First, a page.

One of the most common questions we are asked when someone wants a test is: “Are home DNA paternity tests accurate? Many people are concerned that they may not be as reliable as a test where samples are taken by a third party such as a doctor or an approved DNA collection site.
Differences among people, such as eye colour or hair colour, come from slight variations in our genetic code. As technology advances, it’s getting easier to unlock the secrets in our DNA to gain new insights into who we are and to apply that knowledge to dramatically change our lives and society.
This has led many to get personal reports on their own genetic code in exchange for payment and saliva samples. Excitement over these reports recently jumped after Oprah Winfrey recommended the DNA test.
But the applications of making DNA information more accessible stretch far beyond satisfying our curiosity about who we are and what our genes might say about us.
The availability of genetic data can potentially be tapped to treat medical conditions, leading to personalized health care and wellness regimens, with larger implications for personal, cultural, social and economic change. For example, companies such as Newtopia provide customers with weight-loss plans that are tailored to one’s own DNA.
As researchers trained in economics, we study the impact of how genetic and environmental factors influence the development of human capital measures such as education and health. As we learn more about our DNA, the possibilities that arise for policy and the economy as a whole are as numerous as our individual genomes are varied.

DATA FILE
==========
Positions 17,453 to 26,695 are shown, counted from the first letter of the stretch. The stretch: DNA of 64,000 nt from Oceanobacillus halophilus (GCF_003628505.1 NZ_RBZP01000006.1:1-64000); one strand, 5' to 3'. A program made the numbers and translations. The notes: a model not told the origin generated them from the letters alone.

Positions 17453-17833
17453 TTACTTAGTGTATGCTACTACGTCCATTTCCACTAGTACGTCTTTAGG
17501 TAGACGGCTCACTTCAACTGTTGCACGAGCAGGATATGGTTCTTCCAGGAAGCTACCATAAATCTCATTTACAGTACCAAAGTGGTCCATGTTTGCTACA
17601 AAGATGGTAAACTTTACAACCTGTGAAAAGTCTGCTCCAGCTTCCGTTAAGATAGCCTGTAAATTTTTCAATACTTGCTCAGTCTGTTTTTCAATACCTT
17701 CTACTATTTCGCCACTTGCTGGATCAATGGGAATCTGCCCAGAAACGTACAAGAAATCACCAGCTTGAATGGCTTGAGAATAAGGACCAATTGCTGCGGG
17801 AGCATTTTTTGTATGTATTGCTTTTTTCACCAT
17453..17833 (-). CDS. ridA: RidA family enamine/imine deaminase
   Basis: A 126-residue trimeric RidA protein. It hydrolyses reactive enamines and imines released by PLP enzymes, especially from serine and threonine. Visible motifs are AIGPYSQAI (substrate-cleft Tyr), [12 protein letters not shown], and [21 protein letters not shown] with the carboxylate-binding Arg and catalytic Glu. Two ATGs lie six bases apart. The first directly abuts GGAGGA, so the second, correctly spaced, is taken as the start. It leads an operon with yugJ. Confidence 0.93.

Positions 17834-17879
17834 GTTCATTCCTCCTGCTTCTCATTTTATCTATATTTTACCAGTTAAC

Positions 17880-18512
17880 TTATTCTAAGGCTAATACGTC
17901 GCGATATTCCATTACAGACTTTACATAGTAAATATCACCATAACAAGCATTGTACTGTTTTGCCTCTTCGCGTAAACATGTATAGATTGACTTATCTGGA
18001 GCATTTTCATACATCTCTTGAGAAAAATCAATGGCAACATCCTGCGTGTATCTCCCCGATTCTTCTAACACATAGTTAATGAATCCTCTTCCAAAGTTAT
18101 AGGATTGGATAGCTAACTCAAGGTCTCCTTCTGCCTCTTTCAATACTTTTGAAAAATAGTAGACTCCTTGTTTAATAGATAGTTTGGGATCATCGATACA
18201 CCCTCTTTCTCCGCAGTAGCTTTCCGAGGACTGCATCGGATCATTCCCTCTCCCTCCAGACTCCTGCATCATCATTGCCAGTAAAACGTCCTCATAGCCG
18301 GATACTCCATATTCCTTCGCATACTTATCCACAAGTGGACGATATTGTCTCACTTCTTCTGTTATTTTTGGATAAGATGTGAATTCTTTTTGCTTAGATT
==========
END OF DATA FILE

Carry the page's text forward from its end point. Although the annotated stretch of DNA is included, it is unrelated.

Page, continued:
Environment also plays a role
However, genetic factors are only part of the story and other variables that are well-studied by social scientists —such as environment and lifestyle — also come into play. For example, an emerging body of evidence now indicates that genetic associations with obesity may vary due to different prevailing environmental factors like occupation and even urban design.
These differences in environments, lifestyles and genetic factors have important implications in areas ranging from health behaviours such as obesity and cigarette smoking to skill development and other socio-economic outcomes. Therefore the idea of a one-size-fits-all policy for any health, education or socioeconomic outcome is flawed.
Adopting one-size-fits-all policies assume that the same process can produce a health or socioeconomic outcome for all individuals. However, if and how substantial genetic variations change the way these outcomes develop, opportunities emerge to create more effective treatments and policies.
Within the health-care realm, understanding the genetic basis of specific medical conditions is valuable since it offers the potential to improve treatment decisions.
With this new knowledge, we could replace current health and medical practices and develop new ones to target personalized policies and treatments more efficiently for different individuals.
Heredity expands impact
The intersection of genetics and public policy stretches beyond the health-care sector. Heritability plays a role in nearly every socio-economic and education outcome. Heredity ensures policies that consider the role of genetics will have immediate and long-term implications.
The quality of evidence on the role of genetic factors on socioeconomic traits has increased sharply over the last decade.
With newer molecular DNA data available to empirical researchers, the flood of research findings linking specific genetic factors with individual health and socioeconomic outcomes will only continue to grow.
Yet it remains essential to ensure that these findings are interpreted correctly. Much of the evidence reflects only simple associations between individual genetic factors and socioeconomic outcomes — not causal relationships. And the impact of most genetic factors are often very small in magnitude.